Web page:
Your right to trial by jury. It tempers the law to community standards by having your "peers" decide who is right and who is wrong. Allows for the difference between physical and social circumstances in each community.
For exampe, in small town USA, failure to shovel the snow off the side walk is not big thing, everyone in small town USA expects everyone else to be careful while waking in the snow, and anyone trying to sue you will have a hard time getting a jury to agree you are at fault for someone slipping.
If you don't shovel the snow in down town New York where everyone expects the sidewalks to be safe to walk on, the jury is likely to decide against you.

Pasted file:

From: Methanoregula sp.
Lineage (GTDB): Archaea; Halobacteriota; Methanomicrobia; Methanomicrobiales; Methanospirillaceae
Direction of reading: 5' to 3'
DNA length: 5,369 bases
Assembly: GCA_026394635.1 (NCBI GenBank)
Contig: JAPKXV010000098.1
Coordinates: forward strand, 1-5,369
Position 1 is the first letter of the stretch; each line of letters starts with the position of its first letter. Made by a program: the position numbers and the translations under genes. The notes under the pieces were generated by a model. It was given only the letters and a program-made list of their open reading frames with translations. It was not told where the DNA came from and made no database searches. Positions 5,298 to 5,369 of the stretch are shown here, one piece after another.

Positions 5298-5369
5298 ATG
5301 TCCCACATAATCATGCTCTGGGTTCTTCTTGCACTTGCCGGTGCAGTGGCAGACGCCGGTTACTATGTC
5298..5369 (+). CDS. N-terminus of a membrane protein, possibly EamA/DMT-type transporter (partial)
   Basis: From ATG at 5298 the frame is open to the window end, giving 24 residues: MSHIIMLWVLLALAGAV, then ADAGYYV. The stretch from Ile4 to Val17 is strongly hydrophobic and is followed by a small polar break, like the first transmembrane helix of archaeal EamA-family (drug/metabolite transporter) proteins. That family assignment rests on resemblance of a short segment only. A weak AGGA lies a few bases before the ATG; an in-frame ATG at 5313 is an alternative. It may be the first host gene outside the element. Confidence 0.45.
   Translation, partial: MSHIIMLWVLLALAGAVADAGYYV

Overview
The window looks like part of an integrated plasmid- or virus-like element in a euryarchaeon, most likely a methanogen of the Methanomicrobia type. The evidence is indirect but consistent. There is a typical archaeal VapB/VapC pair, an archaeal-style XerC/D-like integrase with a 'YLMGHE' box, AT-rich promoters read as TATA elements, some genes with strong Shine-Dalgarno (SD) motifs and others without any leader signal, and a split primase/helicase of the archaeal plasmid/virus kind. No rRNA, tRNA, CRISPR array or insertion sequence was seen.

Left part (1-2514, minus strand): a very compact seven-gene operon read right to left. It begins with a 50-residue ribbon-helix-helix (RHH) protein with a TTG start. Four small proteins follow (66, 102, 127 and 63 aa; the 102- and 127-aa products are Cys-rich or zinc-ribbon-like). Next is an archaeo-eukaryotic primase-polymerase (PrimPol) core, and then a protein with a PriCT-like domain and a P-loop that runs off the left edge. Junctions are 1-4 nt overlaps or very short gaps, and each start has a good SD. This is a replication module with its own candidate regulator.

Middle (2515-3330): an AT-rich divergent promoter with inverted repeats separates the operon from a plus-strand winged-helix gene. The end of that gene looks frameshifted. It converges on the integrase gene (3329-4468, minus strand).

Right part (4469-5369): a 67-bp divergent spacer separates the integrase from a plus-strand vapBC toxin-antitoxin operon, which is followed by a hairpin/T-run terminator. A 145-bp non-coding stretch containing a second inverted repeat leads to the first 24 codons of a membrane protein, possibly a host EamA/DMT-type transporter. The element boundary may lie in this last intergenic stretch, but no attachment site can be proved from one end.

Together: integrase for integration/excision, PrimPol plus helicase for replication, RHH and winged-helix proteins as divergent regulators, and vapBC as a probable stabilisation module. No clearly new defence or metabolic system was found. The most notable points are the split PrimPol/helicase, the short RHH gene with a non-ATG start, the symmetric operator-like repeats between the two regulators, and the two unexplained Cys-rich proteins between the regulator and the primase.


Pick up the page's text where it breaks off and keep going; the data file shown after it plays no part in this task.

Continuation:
Those examples are the 7th amendment in action. Each decision was based on the values of your peers.
Since as you must surely know the 7th amendment guarantees each citizen a trial by a jury, do you REALLY need strangers to tell you how it affects society? Seriously? You can't seem to 'find' this? Why would you need to find it? I mean, what's the problem here? Just off the top of your head, using common sense, are you telling us you can't think of some ways that the right to a trial has affected society? Or perhaps you just don't want to use the effort to think in the first place? Let me know.